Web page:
Walking almost nine hundred miles from Jerusalem to Babylon, Daniel surely would have pondered such questions: What happened to my people, the people chosen by God? What will happen to me? What will happen to this world? The stories and visions in the book of Daniel tell that God didn’t leave Daniel in darkness as to what happens to his people and to the world. As Judah’s kingdom came to an end, so will Babylon one day come to an end, and God will establish his kingdom. Beyond the gloom and darkness there is hope.
Question: How do you deal with the tensions and tragedies happening in our fast-changing world?
There is little point in reading the book of Daniel without understanding. In scholarly terms, this is called “hermeneutics,” a way of interpreting and understanding the text. To understand the book of Daniel, interpretation is dependent on recognizing its literary styles of writing. The first part (chapters 1–6) is written in story form telling the life of Daniel and his friends in the royal courts of Babylon, and the second part (chapters 7–12) is about prophecies about world empires in apocalyptic literature. The stories are fairly easy to follow. However, apocalyptic literature must be approached in a different way. Apocalyptic writings were written during times of intense persecution and crisis. “It is essentially a literature of the oppressed who saw no hope for the nation simply in terms of politics or on the plane of human history” (D. S. Russell, The Method and Message of Jewish Apocalyptic, p. 17). Apocalyptic literature is full of symbolism and allusions. The object of apocalyptic texts in general is to square the righteousness of God with the suffering condition of His righteous servants on earth.
Although the genre of literature shifts dramatically between Daniel 6 and 7, numerous aspects unite the book and suggest possible ways of viewing its structure. If one reads the text in the original languages, one is struck by the fact that part of the book of Daniel is written in Hebrew and part in Aramaic, the official court language of the Babylonians.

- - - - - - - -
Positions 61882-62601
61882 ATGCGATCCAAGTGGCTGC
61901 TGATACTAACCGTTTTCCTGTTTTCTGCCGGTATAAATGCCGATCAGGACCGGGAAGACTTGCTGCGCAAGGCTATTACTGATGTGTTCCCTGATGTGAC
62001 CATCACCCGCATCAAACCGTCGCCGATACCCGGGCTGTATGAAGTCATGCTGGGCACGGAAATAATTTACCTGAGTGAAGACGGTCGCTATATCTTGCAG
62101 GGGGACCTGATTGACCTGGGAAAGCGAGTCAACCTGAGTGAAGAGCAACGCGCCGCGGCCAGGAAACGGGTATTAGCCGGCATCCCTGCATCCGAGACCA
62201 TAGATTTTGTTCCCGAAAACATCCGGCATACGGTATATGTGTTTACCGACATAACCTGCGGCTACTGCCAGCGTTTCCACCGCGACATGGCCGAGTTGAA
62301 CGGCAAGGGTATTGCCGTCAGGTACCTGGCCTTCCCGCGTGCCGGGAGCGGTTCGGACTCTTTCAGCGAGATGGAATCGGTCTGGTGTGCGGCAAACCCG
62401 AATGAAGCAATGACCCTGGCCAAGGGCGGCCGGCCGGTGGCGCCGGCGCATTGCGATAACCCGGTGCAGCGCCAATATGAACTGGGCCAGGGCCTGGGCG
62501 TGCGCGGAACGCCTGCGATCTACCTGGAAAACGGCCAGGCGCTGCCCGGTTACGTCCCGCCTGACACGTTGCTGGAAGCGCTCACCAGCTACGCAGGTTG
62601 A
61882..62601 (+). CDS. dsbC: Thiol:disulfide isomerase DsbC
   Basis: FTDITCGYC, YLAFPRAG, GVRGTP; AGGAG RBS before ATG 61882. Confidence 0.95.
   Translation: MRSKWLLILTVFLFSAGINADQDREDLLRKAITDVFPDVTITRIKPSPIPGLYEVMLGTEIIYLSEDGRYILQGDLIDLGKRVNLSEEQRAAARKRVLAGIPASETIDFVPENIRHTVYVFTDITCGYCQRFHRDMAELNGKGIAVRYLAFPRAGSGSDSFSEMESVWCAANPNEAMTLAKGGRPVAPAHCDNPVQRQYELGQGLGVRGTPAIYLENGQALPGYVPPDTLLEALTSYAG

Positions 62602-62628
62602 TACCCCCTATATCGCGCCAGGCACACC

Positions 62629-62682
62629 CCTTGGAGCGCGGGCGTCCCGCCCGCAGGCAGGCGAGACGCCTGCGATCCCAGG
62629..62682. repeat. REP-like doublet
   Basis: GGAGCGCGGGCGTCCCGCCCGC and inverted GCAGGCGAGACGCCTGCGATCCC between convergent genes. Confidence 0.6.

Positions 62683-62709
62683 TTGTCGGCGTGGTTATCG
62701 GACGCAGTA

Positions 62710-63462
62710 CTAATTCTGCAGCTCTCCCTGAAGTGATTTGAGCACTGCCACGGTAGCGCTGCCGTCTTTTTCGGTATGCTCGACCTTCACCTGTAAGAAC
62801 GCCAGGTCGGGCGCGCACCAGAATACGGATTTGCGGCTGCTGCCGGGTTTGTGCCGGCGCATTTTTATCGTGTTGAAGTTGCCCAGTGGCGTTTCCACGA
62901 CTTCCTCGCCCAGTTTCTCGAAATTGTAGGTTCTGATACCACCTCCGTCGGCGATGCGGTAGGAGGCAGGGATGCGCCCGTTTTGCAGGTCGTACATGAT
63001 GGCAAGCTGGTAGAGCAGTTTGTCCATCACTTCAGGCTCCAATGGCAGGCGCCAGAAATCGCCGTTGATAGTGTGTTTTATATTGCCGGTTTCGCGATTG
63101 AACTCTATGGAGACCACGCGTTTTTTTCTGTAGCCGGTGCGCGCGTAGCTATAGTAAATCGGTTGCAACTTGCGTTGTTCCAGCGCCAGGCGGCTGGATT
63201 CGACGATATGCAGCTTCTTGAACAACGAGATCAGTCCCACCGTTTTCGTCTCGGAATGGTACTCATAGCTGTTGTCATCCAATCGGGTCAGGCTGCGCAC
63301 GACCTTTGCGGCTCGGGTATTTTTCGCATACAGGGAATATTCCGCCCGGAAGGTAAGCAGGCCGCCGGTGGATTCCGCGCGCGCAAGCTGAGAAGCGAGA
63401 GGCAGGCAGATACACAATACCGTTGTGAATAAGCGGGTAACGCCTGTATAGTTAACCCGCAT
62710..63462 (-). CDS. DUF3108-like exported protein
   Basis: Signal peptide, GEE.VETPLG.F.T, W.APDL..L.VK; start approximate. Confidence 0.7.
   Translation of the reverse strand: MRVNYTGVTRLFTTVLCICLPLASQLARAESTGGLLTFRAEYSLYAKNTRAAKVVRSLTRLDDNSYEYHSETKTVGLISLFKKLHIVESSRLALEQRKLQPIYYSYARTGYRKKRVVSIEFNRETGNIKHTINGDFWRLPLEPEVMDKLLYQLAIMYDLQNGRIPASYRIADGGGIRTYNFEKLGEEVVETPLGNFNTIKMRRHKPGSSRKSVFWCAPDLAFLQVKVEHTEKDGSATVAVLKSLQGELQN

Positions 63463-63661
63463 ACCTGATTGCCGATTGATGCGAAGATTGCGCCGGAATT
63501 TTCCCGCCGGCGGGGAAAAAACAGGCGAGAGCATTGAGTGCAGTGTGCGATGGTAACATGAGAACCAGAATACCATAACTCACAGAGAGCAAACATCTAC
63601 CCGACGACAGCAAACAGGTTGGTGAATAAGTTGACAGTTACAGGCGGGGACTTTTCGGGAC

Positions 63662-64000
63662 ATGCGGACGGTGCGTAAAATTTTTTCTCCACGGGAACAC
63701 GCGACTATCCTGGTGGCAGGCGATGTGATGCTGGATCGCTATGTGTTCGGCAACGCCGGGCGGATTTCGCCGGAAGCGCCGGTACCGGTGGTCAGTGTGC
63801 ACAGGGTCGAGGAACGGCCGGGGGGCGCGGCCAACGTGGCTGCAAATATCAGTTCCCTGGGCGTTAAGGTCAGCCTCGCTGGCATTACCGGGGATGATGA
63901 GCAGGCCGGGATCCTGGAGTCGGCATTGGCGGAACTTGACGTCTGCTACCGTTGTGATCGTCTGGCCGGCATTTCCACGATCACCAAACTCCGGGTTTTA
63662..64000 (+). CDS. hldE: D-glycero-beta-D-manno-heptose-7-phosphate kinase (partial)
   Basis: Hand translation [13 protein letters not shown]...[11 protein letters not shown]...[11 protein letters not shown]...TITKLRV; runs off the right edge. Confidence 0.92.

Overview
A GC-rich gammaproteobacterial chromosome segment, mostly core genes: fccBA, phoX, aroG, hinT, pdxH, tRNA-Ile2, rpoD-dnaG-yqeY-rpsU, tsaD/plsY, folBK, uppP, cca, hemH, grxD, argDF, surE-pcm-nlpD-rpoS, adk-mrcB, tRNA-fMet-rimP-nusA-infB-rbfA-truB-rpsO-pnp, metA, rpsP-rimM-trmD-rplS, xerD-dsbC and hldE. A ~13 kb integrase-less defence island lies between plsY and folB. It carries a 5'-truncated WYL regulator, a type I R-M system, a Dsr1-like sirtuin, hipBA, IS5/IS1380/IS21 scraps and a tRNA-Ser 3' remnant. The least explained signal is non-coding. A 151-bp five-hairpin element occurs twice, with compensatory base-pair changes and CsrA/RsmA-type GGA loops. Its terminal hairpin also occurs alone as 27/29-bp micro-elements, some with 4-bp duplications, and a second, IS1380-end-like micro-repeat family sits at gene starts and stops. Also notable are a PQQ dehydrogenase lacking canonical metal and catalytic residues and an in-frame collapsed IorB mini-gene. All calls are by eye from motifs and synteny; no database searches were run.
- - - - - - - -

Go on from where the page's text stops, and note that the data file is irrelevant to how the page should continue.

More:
Linguistically, the breakdown of the book of Daniel is as follows:
Daniel 1:1–2:4a Hebrew
Daniel 2:4b–7:28 Aramaic
Daniel 8:1–12:13 Hebrew
Within the Aramaic section, Nebuchadnezzar’s vision of four world empires in Daniel 2 is paralleled by Daniel’s vision of four world empires, suggesting a structural connection between the two chapters. The Aramaic section is structured in a clear chiastic fashion (a concentric literary structure in which the main point of a passage is placed in the center and framed by parallel elements on either side in “ABBA” fashion). Chapter 1 stands by itself as an introductory unit to the whole book, and the rest of the chapters are structured in such a way that chapter 7 functions as the center and hinge that holds the two parts together.
Chapters 2–7 A1 Four empires and God’s coming kingdom (ch. 2) B1 Trial by fire and God’s deliverance (ch. 3) C1 A king warned, chastised, and delivered (ch. 4) C2 Daniel warned, defiant, and deposed (ch. 5) B2 Trial in the lions' den and God’s deliverance (ch. 6) A2 Four empires and God’s everlasting kingdom (ch. 7)
Chapters 7–12 A1 Coming of the One “like a son of man” (ch. 7) B1 Clash of east and west (ch. 8) C1 Revelation of the “anointed One” (ch. 9) C2 Vision of a Divine Being (ch. 10) B2 Clash of north and south (ch. 11) A2 The rise of Michael (ch. 12)
Zdravko Stefanivic notes that the structure of a text is a vehicle to its meaning. Each of the structural outlines above complement each other in communicating the overall message of the book of Daniel. (Daniel: Wisdom to the Wise, p. 29). While earthly monarchs fight to establish their power in the world, God is the true King, “His kingdom will not be destroyed, His dominion will never end. He rescues and saves; He performs signs and wonders in the heavens and on the earth” (Dan 6:26b–27a).
Questions: What do we do with the parts of Scripture that are not clear? What methods should we use in understanding the Bible? Why has the book of Daniel so often become the happy-hunting ground of cranks with weird theories?
Question: How does the book of Daniel speak best to “the things concerning Himself” (Luke 24:27)?